Even as Google's parent company, Alphabet, takes the throne as the world's largest company, there are rumblings that the ubiquitous software giant may not be the positive place that it's been made out to be.
A male employee at Google has released a 10-page document on the company's internal meme network and on Google Plus, and has suggested that the gender gap referred to in the company is a result of psychology and biology rather than sexism. The document, "Google's Ideological Echo Chamber," quickly went viral and Gizmodo obtained the full text version of it.
Google is currently in the midst of a wage discrimination investigation spearheaded by the United States Department of Labor. According to details discovered in the investigation thus far, the pay disparity between men and women has been described as "extreme." Janet Herold, regional solicitor for the Department of Labor, said that to this point in the investigation of the technology giant, it would appear as though the company has been engaging in routine discrimination against women.
“The investigation is not complete, but at this point the department has received compelling evidence of very significant discrimination against women in the most common positions at Google headquarters,” she said. “The government’s analysis at this point indicates that discrimination against women in Google is quite extreme, even in this industry.”
As a federal contractor, Google is required to allow the Department of Labor to inspect and copy its records and information about its compliance with equal opportunity laws. It did not allow the Department of Labor to follow through on such an inspection, resulting in the filing of a lawsuit by the department to obtain the compensation data.
It would seem that, in "Google's Ideological Echo Chamber," there are political biases — which the author refers to as "moral biases" — which are the root of the prejudices that the author argues are really a result of our moral preferences. The author notes that "the overwhelming majority of the social sciences, media, and Google lean left," and lists what he perceives as "left biases" and "right biases" as evidence.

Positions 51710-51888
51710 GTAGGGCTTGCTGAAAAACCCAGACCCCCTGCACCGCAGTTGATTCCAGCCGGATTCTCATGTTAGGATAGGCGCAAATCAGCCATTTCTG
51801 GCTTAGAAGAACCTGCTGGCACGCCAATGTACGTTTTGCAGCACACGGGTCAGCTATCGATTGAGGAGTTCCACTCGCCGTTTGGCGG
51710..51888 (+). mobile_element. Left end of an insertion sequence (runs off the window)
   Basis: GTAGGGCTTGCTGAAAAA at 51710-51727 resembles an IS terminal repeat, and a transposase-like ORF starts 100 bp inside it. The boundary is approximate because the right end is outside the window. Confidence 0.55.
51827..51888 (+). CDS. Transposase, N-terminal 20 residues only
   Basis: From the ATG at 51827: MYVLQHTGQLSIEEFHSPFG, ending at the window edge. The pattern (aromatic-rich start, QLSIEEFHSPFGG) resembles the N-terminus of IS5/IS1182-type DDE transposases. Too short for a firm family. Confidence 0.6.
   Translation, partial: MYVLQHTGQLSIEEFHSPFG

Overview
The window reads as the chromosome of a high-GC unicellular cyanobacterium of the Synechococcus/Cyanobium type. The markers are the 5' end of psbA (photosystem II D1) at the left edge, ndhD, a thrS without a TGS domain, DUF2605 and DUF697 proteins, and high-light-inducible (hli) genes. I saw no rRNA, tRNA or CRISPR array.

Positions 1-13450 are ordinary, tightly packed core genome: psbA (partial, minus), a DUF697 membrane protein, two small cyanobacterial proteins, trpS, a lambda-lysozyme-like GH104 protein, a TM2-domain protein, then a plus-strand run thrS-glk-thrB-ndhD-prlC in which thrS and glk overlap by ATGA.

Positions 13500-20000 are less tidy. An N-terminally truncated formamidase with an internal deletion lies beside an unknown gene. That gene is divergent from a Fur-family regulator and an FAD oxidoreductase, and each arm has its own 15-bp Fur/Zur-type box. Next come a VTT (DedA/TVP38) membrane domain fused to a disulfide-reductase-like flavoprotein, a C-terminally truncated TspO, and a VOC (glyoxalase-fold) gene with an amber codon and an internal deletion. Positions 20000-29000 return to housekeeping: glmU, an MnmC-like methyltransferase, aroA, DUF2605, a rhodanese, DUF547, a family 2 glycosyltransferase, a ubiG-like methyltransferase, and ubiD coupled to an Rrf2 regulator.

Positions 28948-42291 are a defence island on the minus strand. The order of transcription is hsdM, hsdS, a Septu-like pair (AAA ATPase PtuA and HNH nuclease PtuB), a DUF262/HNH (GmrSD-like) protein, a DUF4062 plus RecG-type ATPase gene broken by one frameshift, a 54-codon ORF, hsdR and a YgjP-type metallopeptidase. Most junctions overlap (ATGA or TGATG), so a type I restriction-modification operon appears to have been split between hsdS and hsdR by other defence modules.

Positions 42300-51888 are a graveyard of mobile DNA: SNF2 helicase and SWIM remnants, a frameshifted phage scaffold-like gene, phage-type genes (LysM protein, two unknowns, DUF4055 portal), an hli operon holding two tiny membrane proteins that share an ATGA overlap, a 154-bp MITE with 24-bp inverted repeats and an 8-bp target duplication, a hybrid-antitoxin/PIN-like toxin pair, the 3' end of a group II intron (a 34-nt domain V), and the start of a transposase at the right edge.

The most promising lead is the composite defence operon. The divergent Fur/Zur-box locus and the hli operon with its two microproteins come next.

Compassion for the weak, the belief that disparities are due to injustices, the belief that humans are naturally cooperative, the belief that change is good, and that society should be open and idealistic are listed by the author as left biases. Among the right biases are characteristics such as respect for those believed to be strong or those in authority, the "justness" of disparities, the natural competitiveness of humanity, the belief that change is dangerous, and the belief that society should be more closed and pragmatic in nature.
The author appears to attempt throughout the 10-page document to justify his assertions under the guise of logic and pragmatism, but he does also offer up some solutions to the gender pay gap. Among these solutions is an avoidance of what he says is the social engineering of technology — that is, making tech more appealing to one gender or another in order to reduce perceived disparities.
The author also suggests that those who are conservative are alienated by company policy, and this should not be the case.
"In highly progressive environments, conservatives are a minority that feel like they need to stay in the closet to avoid open hostility," the author writes. "We should empower those with different ideologies to be able to express themselves."
Ari Balogh, Google's Vice President of Storage Infrastructure Products, did not hesitate to respond to the document. In an internal G+ post, "Building an open, inclusive environment is core to who we are, and the right thing to do. ‘Nuff said."
New VP of Diversity, Integrity & Governance Danielle Brown noted that the document did not align with Google's general company ethos. She also suggested that, contrary to what "Google's Internal Echo Chamber" said, Google was continuing to build on its positive environment.
"Part of building an open, inclusive environment means fostering a culture in which those with alternative views, including different political views, feel safe sharing their opinions," she said.
There will doubtless be continued fallout from the "Echo Chamber" document.